Rated PG-13 for brief strong language, 92 minutes
Hoffman, Thompson make a charming pair in the sweetly familiar rom com "Harvey"
You'll want to take a chance on the engaging and sweet "Last Chance Harvey." Yes, you've seen this romantic comedy before, but not with Oscar-winners Dustin Hoffman and Emma Thompson, who share some charming, relaxed moments, making "Harvey" far more entertaining and plausible than it really should be. If you want something far more wistful than "Benjamin Button" or "The Reader," then Harvey is your movie, even if it is a romantic comedy for the older set (at a recent advance screening, my friends noticed how many - and I say this lightly - older people - there were in attendance).
Hoffman plays Harvey Shine, a bit of a rumpled older fellow in London for his daughter's wedding. He's a musician who writes commercial jingles, but he's on the verge of losing his job. On top of that, his relationship with daughter Susan (the radiant but unknown Liane Balaban) and ex-wife (Kathy Baker) is friendly but estranged, and she asks her stepfather (a stauesque James Brolin) to give her away.
While in the airport in London, he comes across airport worker Kate Walker (Thompson), a lonely middle-aged single woman who must take of her aging mother (Eileen Atkins), who seems to constantly call her about something. They strike up meaningful conversation in the London airport, and in a short time unexpectedly realize they may be falling for each other.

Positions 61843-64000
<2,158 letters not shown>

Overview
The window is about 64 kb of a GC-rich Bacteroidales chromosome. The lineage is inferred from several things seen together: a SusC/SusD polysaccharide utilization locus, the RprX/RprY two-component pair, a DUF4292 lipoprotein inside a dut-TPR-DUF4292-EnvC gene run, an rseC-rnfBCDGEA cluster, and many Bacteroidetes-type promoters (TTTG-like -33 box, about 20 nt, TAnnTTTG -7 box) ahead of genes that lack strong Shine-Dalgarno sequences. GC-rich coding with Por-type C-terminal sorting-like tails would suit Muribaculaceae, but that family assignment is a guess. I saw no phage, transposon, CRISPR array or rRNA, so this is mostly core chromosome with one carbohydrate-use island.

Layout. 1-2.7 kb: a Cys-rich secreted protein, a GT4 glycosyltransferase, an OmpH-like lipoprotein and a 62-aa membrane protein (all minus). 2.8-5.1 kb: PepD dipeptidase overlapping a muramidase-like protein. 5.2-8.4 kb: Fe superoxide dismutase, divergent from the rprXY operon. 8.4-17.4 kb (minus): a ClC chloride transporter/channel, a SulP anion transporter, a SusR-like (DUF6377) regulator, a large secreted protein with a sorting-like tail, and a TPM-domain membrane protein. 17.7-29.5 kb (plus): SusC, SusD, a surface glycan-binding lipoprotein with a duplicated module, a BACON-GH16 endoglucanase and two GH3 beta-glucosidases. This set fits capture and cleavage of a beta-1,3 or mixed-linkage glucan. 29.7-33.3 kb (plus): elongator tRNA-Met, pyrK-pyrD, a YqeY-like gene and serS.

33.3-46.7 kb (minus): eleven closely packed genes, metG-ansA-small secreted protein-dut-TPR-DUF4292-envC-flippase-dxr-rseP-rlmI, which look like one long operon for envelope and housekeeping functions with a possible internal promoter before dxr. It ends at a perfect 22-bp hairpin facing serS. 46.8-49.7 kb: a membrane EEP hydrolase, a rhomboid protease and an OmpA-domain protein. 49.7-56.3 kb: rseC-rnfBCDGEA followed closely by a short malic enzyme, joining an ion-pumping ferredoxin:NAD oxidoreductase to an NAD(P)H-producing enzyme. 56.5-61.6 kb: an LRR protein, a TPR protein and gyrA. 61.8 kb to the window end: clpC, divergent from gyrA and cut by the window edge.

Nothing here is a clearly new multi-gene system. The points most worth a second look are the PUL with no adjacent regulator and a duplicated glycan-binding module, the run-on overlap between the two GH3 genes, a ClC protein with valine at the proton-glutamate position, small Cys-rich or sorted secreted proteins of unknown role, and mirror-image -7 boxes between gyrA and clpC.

One difference with the charming "Last Chance Harvey" is the fact that it takes itself less seriously than the average romantic comedy in this genre, with two people who don't as much declare their love for each other as much as they just seem to go together. Newcomer Joel Hopkins (this is his second full-length film) takes directing and writing credit for "Harvey," but there really isn't much of that needed for the talented leads, who supposedly improvised much of their dialogue and carry the film with their intelligent but often witty interchanges.
The story itself is thin and familiar, with echoes of Richard Linklater's "Before Sunrise" and "Before Sunset" in its extended conversational tone and time frame, but even more resembles (and yes, I'm digging way back here) the 1984 Streep-DeNiro romance "Falling in Love," yet Hoffman and Thompson make for a more accessible couple. While Hoffman is admittedly a little old for romantic comedy (no worries - no sex scenes here), he still has a sense of vulnerability and sharp timing that makes him likable after all these years.
Each have their own touchingly memorable scenes: Hoffman's in his toast to his newly married daughter and Thompson speaking of the past she's lost. Both give emotional resonance to lonely, awkward people that romance often overlooks. Both are strong enough actors to rise above the predictability and thinness of the script, seemingly determined to keep "Harvey" away from the icky sappiness that often creeps into these types of movies. Thompson and Hoffman both are at ease with each other; their performances are relaxed and largely unrevealing, but each still very engaging.
"Last Chance Harvey" is a sweet, enjoyable movie that ends on a lighter note, and without giving too much away - ends as you might expect it to - with two people sharing meaningful moments. "Harvey" a perfectly nice date movie and you'll be glad you shared your time with them too.